I may be hopping on the crazy person soap box during this post…consider yourself warned.
Genetically Modified – Monsanto and the Labeling Nightmare
Everyday that I read and learn more and more about the state of the food that the majority of us are putting into our bodies and the governing bodies that completely fail at doing their job to create and uphold regulations to keep us safe I get more and more disgusted. In fact, from what I can see, the federal government (not just this 4-year version, I’m not getting political) is not only doing nothing to stop it, they are allowing companies like Monsanto to continue producing Genetically Modified (GMO) crops without labeling them, something that the majority of the general public wants to know. In order to be fair, here is Monsanto’s rebuttal as to why they shouldn’t have to label such products. I’m sorry Monsanto, but that’s a pretty sorry excuse, and it sounds like you think people wouldn’t buy products labeled GMO so you don’t want to have to do it. If you really think GM plants are so awesome, why don’t you want to label them, like organic farmers do? That’s what I thought. Yeah, congress sided with you, but that’s not saying much…I bet several of those spineless politicians have a hefty check coming their way for their re-election campaign. This is, after all, the same congress that decided Pizza was a vegetable…enough said. P.S. THANK YOU Health on the Run for continuing to have awesome, thoughtful, intelligent posts about the current problems in America’s Public Health domain. Her recent post on the survive on 35 challenge was right on the mark.
Gardens, Gardens Everywhere
OK, if you haven’t stopped reading yet, let’s move on to a lighter topic. First here’s a quick update on Hubster and I’s garden, which I had high hopes for back in January and February…Hubster gets all the credit for purchasing, planting, watering, and nuturing our tomato, green pepper, red pepper, sweet pepper, cucumber, yellow squash and zucchini plants while I was in the throws of long work days and high burnout level. Unfortunately we only got a couple yellow squash and zucchini before mystery bugs ate the darn roots off the plant. The “red pepper” plant seems to be confused and is producing green peppers, but they are T-A-S-T-Y! Our tomato plants are lookin’ gooooood and almost ripe for the pickin’, and the cukes have mysteriously disappeared. Granted, we crammed all those plants into essentially a 3′ x 8′ space (hubster didn’t really listen to the whole “plant approximately 36″ apart” thing) so when it’s all said and done I’m pretty impressed with our little garden. If I can get enough tomatos to try my hand at canning I will be a happy girl.
When I was home in NC I snagged my parents’ latest issue of Mother Earth News. There were, as always, many good articles that I read and re-read on the multiple plane trips I had, but one really stuck with me. It was about eating local food and supporting local farmers in lieu of paying lots of money to ship food all over the country and world, but the point I took home was about using unused land and green space around us to grow food. There are several places here in Cleveland that immediately came to mind that are already doing this – Lucky’s Cafe is not only a delicious place to eat but they also get almost all of their food locally or grow it in their garden, which is right next to the restaurant and while you are waiting to eat you can tour their vegetable beds! If you are ever in Cleveland, please, PLEASE eat breakfast or lunch at Lucky’s. You won’t be disappointed.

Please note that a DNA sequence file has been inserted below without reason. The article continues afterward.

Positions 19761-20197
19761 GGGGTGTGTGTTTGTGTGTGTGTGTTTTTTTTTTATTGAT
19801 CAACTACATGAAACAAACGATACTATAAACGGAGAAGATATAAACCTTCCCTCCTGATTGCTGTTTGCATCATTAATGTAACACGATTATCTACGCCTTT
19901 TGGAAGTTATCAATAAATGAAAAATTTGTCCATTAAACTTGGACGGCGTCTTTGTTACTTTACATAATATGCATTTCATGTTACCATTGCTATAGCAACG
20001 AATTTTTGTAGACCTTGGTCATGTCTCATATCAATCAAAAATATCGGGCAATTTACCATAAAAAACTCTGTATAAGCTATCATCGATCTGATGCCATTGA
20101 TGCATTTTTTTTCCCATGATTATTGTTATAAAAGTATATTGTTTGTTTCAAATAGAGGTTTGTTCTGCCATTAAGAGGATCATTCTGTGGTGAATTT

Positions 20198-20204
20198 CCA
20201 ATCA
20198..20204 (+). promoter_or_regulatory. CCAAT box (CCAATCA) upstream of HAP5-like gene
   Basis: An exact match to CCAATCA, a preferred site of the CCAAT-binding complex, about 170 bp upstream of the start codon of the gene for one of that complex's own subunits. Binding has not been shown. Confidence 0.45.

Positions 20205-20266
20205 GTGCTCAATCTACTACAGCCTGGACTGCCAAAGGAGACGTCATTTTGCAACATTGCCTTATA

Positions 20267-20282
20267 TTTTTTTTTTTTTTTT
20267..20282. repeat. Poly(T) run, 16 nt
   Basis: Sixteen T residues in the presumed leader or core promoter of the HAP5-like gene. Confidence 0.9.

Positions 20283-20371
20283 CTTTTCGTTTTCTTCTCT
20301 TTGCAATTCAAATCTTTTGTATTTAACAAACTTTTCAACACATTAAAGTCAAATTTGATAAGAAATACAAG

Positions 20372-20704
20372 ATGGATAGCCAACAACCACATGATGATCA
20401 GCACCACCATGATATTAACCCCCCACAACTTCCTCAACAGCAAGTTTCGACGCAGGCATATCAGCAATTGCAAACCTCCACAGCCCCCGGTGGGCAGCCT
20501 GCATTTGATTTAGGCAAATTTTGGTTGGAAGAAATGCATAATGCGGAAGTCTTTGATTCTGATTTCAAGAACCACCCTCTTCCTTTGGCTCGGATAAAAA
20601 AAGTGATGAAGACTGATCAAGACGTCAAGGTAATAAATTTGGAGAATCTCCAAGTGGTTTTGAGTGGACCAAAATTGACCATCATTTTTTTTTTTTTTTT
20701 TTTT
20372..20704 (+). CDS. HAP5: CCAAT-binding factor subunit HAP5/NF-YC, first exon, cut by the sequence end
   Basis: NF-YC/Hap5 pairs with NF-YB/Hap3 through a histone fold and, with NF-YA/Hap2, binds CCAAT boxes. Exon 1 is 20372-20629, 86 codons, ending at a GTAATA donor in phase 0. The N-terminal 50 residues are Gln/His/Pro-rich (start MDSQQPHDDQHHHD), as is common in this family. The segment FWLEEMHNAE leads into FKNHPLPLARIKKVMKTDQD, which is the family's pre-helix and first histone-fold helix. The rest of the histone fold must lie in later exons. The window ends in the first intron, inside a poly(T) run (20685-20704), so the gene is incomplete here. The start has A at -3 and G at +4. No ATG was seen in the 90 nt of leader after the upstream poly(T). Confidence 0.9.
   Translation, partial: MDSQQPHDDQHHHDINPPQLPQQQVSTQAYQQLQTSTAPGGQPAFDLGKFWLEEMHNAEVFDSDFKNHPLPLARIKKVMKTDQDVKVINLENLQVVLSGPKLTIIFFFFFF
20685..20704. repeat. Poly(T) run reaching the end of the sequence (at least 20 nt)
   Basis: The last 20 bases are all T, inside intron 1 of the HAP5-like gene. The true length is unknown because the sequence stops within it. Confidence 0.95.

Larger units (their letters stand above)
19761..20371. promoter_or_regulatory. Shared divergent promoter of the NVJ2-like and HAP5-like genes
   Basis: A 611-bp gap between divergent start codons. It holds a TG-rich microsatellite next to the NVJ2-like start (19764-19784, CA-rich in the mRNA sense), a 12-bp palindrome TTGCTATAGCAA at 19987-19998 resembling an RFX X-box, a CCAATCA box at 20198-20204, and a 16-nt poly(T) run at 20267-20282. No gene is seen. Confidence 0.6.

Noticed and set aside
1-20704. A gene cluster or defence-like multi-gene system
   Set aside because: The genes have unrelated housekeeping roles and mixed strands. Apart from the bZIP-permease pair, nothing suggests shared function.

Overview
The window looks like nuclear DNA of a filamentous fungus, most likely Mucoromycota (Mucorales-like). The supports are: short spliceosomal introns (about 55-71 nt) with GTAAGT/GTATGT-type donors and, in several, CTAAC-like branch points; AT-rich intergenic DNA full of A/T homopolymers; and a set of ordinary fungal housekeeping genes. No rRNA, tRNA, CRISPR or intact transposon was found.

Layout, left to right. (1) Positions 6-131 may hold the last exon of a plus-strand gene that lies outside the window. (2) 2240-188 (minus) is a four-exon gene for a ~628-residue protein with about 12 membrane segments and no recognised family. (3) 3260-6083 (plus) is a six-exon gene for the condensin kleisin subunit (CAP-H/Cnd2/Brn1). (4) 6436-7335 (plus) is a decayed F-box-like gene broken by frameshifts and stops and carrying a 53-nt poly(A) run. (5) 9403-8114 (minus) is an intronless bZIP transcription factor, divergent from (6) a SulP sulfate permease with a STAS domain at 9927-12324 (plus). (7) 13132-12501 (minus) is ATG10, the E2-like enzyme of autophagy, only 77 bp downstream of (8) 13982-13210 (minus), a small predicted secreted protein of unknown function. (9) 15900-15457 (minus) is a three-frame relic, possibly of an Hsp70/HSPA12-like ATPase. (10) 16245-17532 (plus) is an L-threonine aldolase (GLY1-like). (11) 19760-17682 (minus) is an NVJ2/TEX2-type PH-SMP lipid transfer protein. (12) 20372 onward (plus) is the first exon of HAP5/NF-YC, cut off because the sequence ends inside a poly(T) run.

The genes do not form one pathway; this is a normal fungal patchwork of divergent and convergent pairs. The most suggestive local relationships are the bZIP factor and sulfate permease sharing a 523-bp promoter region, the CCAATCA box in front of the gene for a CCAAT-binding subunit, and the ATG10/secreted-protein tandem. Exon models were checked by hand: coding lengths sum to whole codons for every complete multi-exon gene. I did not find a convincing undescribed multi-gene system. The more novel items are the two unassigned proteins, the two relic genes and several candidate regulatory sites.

Anyway, back to the gardens in unused spaces. The next time you go somewhere, take a look at all the space that is just being “wasted” around you and how it could be used to grow food. It’s really amazing to think about, but I’m pretty sure Cleveland could easily grow enough food to support itself if all the empty lots housed gardens, traditional or raised-bed. Wouldn’t that be awesome!? I think the U.S. would be so much better off if we went to a more local food culture. So many families that are struggling to find work and/or put healthy food on the table here in Cleveland would have a way to both earn money and put good food in their bellies if they could grow vegetables or livestock (*humanely*). And Big Agriculture would hopefully find it’s demise and change its ways to a more environmentally friendly way of farming, putting nutrients back in soil and eliminating the need for more and more pesticides and other yucky stuff.
On Sunday I went to the Farmer’s Market, and Made Bread.
Both endeavors were equally successful, but I learned that Hubster takes all the fun out of the farmer’s market. I’m one of those people who likes to peruse the stands, talk to the people, meander around without a plan. Hubster is strictly business. Make list. Buy only what is on list. Don’t talk to people. It’s boring! We did make some pretty stellar purchases: fresh corn, green beans, fresh pasta from Ohio City, and some romaine lettuce. Things I wanted to buy but got talked out of: grass-fed pasture-raised pork, organic chevre ball with herbs on it, grass-fed aged mild white cheddar cheese. Next time I’m leaving Hubster at home 🙂
I’ve been wanting to make bread for a while, I really would like to get into a habit of making it every week or every two weeks and stop buying the stuff from the store. Today I found a recipe from heavenly homemaker’s blog for honey whole wheat bread, I just found the blog and I’m a big fan, but I’m an even bigger fan of this recipe. It was easy enough, and 3 1/2 hours later two nearly perfect loaves of bread came out of the oven. I should start a bakery. Today for lunch I had a sandwich with homemade bread, kale, homemade hummus, and grass fed white cheddar cheese. I felt so healthy I wanted to finish it off with a giant chocolate chip cookie 🙂 But seriously, that sandwich was freakin’ tasty.